Step right up. Come on in.
Cocaine & Rhinestones: The History of Country Music Tyler Mahan Coe
Step right up. Come on in.
CR032/PH18 - Glenn
The end of one story is just the beginning of another.
CR031/PH17 - Choices: George Jones' Last Run
At least this whole story has a happy ending, right? Of course, whether or not that's true depends a lot on your personal definitions of both "happy ending" and "whole story" but, either way, today we reach the final chapter of George Jones' life. Don't worry, it'll all be over soon.
CR030/PH16 - Another Lonely Song: The Tammy Wynette & George Richey Story
Oh, you thought Jones had a hard time dealing with George Richey? Imagine being married to the guy. Today we say one of the saddest and most infuriating goodbyes we'll ever have to say, the one we say to Tammy Wynette.
CR029/PH15 - Hell Stays Open All Night Long: George Jones, Phase III
Oh, you're back to hear more things that will chill you to the bone? Then we can talk about what George Jones' life was like in the period leading up to and through the biggest hit of his career. If you've ever wondered what it's like to be afraid of a demonic duck or try murdering your best friend to test the existence of God, well, these are questions only George Jones can answer but just asking them makes for one jaw-dropping and heartbreaking story.
CR028/PH14 - Divorce/Death: He Stopped Loving Her Today, The Grand Tour & A Good Year for the Roses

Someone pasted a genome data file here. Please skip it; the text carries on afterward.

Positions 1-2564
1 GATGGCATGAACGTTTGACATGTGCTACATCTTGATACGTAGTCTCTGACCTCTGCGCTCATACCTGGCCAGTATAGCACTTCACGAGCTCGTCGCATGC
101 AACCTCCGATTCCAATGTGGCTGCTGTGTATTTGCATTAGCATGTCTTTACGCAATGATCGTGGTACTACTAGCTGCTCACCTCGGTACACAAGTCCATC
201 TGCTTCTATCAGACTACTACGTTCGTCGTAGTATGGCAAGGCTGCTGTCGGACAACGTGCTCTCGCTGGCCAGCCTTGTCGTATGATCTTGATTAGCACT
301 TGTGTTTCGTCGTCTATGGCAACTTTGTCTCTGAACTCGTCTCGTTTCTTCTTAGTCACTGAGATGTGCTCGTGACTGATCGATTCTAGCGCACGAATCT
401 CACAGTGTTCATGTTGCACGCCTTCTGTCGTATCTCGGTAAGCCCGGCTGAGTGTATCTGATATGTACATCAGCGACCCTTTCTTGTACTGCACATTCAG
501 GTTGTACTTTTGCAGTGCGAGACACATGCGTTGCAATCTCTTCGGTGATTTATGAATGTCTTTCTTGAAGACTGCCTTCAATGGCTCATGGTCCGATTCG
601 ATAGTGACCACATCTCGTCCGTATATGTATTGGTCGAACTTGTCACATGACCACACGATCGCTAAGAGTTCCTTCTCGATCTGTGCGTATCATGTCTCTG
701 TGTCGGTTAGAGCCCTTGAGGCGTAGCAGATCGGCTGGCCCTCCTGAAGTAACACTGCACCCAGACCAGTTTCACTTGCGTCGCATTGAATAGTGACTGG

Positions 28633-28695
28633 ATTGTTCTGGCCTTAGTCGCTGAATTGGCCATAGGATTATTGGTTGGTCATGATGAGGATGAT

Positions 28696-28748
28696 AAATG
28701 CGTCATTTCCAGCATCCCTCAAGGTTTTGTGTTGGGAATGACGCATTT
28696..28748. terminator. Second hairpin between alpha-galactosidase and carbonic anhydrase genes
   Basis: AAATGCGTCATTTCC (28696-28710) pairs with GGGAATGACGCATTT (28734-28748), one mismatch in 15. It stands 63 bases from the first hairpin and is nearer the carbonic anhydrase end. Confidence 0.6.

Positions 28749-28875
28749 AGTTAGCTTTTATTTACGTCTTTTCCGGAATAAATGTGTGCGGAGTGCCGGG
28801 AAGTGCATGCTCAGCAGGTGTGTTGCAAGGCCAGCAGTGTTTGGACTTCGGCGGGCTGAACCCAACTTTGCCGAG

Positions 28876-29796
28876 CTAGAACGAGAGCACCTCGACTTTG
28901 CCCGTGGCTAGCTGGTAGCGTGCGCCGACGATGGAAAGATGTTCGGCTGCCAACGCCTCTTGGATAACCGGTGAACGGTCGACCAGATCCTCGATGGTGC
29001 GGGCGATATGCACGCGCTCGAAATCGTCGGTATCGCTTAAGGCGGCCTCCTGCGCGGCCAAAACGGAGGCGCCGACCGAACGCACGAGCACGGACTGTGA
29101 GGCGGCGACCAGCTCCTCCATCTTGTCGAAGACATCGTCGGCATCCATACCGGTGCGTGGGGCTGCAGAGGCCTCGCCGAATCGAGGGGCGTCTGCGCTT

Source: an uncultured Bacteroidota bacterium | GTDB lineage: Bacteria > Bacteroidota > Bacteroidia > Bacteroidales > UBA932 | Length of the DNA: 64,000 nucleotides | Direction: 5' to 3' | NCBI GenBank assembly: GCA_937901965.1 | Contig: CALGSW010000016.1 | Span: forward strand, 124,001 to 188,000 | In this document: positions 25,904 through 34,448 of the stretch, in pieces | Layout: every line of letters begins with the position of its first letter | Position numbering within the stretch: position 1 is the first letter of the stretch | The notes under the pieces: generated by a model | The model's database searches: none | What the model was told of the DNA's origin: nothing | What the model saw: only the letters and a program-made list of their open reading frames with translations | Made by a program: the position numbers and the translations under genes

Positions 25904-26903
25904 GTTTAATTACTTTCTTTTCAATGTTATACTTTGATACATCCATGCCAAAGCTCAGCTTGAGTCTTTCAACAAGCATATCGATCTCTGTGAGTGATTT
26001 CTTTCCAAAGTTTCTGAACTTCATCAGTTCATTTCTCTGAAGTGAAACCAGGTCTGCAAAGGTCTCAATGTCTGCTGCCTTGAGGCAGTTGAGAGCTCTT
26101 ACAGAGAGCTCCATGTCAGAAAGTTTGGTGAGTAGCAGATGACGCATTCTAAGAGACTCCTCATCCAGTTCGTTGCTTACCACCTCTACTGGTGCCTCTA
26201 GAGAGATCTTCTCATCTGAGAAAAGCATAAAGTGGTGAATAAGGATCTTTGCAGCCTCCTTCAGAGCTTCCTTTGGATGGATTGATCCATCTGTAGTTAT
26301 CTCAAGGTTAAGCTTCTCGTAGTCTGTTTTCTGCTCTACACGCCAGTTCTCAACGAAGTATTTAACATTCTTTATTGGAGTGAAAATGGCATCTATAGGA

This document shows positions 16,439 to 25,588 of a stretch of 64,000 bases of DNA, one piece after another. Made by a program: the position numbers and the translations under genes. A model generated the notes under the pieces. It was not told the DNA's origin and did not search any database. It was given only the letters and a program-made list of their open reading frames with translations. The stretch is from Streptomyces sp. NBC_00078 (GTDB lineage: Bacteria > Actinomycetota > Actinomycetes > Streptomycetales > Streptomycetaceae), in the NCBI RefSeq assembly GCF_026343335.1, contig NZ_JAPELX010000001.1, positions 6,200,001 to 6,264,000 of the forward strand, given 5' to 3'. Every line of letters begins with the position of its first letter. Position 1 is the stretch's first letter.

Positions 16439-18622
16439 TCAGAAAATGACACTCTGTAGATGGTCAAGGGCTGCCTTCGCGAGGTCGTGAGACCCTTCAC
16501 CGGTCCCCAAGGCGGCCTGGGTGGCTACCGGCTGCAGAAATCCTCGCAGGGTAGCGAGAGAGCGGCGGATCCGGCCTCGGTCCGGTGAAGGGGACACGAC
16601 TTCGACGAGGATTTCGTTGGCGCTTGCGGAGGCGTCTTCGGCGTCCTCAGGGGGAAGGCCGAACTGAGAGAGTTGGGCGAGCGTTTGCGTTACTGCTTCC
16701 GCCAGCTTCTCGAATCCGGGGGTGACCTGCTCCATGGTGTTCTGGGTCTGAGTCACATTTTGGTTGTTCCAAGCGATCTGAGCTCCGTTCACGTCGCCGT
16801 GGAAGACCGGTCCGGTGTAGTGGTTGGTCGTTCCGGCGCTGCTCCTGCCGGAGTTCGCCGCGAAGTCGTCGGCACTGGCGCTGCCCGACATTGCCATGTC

It's a known fact that "He Stopped Loving Her Today" is the best and saddest country song of all time. But... is it?
CR027/PH13 - Billy Sherrill's Nashville Sound
What if the first serious opinions that millions of rock music fans formed about country music were based on a few massive errors which then got passed down to future generations? How long do you think it would take for society to build a fundamentally flawed history of an entire genre on top of such a foundation? Fifty years? Well, that's exactly what happened.
Billy Sherrill's name means nothing to many country music fans. Some recognize it from the album credits of a few of their favorite country artists. Others manage to cast him as an enemy of the genre. But anyone who hears the name Billy Sherrill and thinks anything less than "he's one of the most important producers in the history of Nashville, who made some of the greatest and most influential records of all time in any genre" has not been given enough information about the man or the music. That changes today.
Well Crafted and Riveting Podcast
Clearly the amount of passion and work that goes into this is exceptional. Most podcasts (like most examples of any medium) just aren’t that much to write home about. This one is fantastic. It doesn’t matter if you like every band or artist covered (I don’t). It probably doesn’t even matter if you like country music. This is a quality and entertaining work of American history that comes across as academically rigorous without being pretentious. All the episodes hold up well to repeated listens and I can just about guarantee the listener will catch something they missed the first time. It meets the listener where they are; going deep enough for those with encyclopedic knowledge of the subject matter, being accessible enough to be a great jumping-on point for newcomers. Coe says he wants to do C&R for the rest of his life. If he keeps putting this kind of labor and love into it, I’ll want him to as well.
I stumbled upon this podcast and … just, wow! I’m not a fan of country music these days, but I love the oldies. The stories of those old days in this podcast are so interesting and entertaining. And I love the Tyler! I’m so impressed with this podcast!
This is terrific series. Very well done.